In fact, it is now hard to justify the western presence in Kabul. But it is possible for Nato to leave with its head held high, claiming that its mission has been accomplished. And that is precisely what both the Pakistani establishment and public opinion want - which explains why Bin Laden was cut loose: not only did he no longer serve a purpose alive, but his death would perhaps allow the Pakistanis to become the masters in Afghanistan.
Islamabad has been constant in its aims in Afghanistan since at least as far back as the Soviet invasion of 1979: it wants a friendly power in Kabul, and has concluded that only an Islamic, Pashtun regime can ensure that. The ethnic connection with Pakistani Pashtuns, who exert considerable influence in the ISI and the Pakistani army, is viewed as an asset. Other ethnic groups, especially Persian speakers, are regarded - mostly without foundation - as potential agents of Iran. In Islamabad's eyes, the Islamic influence also serves as a bulwark against an Afghan nationalism that could push Kabul into an alliance with India (this, in fact, is already happening with Hamid Karzai's regime). Until 1993, this Pashtun fundamentalist strategy centred on Gulbuddin Hekmatyar's Hezb-e-Islami. Since 1994, it has been focused on the Taliban. (The radicalisation of Pakistani Pashtuns along the same lines has not caused Islamabad to withdraw its support for the Taliban in Afghanistan.)
Officially, the policy of exerting indirect control over Afghanistan has been justified by citing the supposed threat from India. Now, one could criticise the Pakistani obsession with achieving such strategic reach on the grounds that conquering Pakistan is the last thing the Indians want to do. It should be recognised, however, that the civil and the military elite in Pakistan have been unwavering in their wish to place Afghanistan under a kind of protectorate. The Pakistanis want Nato to leave and the death of Bin Laden offers the prospect of an honourable exit. As for the Taliban, they no longer have to choose and explicitly renounce their association with al-Qaeda; they can present themselves as national actors rather than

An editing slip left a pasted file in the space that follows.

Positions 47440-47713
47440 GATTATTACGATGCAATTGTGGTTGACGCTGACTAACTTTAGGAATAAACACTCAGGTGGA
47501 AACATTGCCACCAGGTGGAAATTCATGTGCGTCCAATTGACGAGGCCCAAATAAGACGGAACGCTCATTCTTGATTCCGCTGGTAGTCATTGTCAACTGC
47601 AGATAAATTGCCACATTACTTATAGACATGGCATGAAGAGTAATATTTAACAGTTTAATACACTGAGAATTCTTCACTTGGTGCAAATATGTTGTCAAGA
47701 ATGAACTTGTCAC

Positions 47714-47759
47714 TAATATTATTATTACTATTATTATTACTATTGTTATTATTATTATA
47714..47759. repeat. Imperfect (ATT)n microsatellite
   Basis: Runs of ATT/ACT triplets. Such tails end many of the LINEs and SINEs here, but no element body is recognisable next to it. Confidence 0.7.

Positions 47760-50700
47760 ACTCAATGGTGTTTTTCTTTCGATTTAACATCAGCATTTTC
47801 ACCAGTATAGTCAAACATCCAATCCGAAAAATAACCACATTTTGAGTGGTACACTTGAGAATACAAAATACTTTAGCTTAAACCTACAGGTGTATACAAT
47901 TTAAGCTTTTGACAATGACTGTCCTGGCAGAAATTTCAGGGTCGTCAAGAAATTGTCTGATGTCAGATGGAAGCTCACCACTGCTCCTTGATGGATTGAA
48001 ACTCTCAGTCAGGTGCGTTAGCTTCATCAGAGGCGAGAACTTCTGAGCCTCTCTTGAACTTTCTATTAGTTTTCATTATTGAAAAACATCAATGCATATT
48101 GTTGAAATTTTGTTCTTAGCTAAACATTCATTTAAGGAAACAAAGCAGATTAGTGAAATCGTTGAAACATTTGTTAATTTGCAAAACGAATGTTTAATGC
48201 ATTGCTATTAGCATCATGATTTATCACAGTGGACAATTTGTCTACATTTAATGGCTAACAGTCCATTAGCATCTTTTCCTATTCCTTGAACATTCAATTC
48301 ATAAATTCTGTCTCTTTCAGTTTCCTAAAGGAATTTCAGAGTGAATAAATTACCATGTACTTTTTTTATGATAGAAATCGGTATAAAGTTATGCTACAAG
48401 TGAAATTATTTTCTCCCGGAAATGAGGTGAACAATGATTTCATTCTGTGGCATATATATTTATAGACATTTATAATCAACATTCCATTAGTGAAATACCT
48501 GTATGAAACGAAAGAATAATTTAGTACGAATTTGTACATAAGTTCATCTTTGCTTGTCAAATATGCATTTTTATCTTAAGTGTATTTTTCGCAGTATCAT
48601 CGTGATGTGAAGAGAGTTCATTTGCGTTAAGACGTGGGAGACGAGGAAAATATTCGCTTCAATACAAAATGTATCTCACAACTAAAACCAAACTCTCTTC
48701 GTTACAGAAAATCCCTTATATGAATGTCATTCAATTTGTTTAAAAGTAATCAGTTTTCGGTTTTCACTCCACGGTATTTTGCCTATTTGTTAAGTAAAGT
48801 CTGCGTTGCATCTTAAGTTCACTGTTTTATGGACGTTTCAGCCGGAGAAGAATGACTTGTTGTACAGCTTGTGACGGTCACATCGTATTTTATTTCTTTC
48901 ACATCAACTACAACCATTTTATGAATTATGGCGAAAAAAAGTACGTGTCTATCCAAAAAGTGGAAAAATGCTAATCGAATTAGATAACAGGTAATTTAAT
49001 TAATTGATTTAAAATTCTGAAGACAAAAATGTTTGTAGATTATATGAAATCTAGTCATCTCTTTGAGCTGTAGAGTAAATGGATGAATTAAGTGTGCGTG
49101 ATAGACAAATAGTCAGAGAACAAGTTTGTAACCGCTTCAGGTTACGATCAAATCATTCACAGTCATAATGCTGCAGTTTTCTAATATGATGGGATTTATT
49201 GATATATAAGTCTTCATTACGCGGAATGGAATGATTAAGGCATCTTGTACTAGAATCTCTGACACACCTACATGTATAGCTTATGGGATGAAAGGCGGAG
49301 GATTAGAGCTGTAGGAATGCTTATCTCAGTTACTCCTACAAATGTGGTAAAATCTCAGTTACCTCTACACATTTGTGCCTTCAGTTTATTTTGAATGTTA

be seen as international jihadists. Nevertheless, we should not expect the western departure from Afghanistan to be announced any time soon. All that has happened is that an obstacle has been removed, making it conceivable that negotiations could be opened with the Taliban without Nato losing face, and in a context in which the Taliban are no longer associated with the ghost of Bin Laden.
However, Bin Laden's death will have an impact well beyond the Afghan-Pakistani theatre of operations. What will become of al-Qaeda? Where will those who might once have joined it go? There will be attacks made in al-Qaeda's name, just as there are attacks made in the name of the "Real IRA" in Northern Ireland. There will be a campaign to prove that Bin Laden is still alive, and there will be new leaders claiming to be his successor. But we should reject the theory that the death of Bin Laden changes nothing as far as the root causes of terrorism are concerned and that al-Qaeda will continue to recruit and to function without him.
I find it difficult to separate Bin Laden from al-Qaeda. In the first place, he was the inventor of the original concept: a network of subcontractors and franchisees using the "Qaeda" label; a flexible organisation, comprising no more than three levels (the centre, the local boss and the group of militants), in which considerable responsibility is given to the "head of operations" charged with carrying out an attack. Al-Qaeda was never a revolutionary party in the Leninist mould, surrounded by satellite organisations and seeking to embed itself among the "masses". It has always practised the propaganda of the deed, and the charismatic figure of Bin Laden was central to this strategy. Tubby and myopic Ayman al-Zawahiri, Bin Laden's so-called number two, does not have quite the right image.
Yet much more important is the question of the causes of radicalisation. For a long time it was thought that recruitment to al-Qaeda expressed the resentment of the Muslim world in general, and the Arab world in particular, at the west's support for Israel and at western intervention in Arab lands. The idea was that so long as the Israeli-Palestinian conflict remained unresolved, the fascination with al-Qaeda would persist, even if the methods it adopted were rejected by most Muslims.
But two factors suffice to show the extent to which al-Qaeda's appeal was entirely unconnected to strategic issues in the Middle East. First, most of its recruits came from the periphery of the Arab world: second-generation Muslims in Europe, immigrants from East Africa in the UK and émigré Jamaicans and Martiniquans (in the United States, Britain and France); to whom should be added converts of all origins (Christians such as Muriel Degauque, Hindus such as Dhiren Barot and Jews such as Adam Gadahn). There were very few Palestinians in al-Qaeda. Second, as we have seen, the new political movements in the Middle East have developed independently of al-Qaeda. It has never been able to assert itself as a political force in the Middle East. In Iraq, Lebanon, Palestine, Algeria and Morocco, militants close to al-Qaeda have, thanks to their attacks, had a nuisance value at best.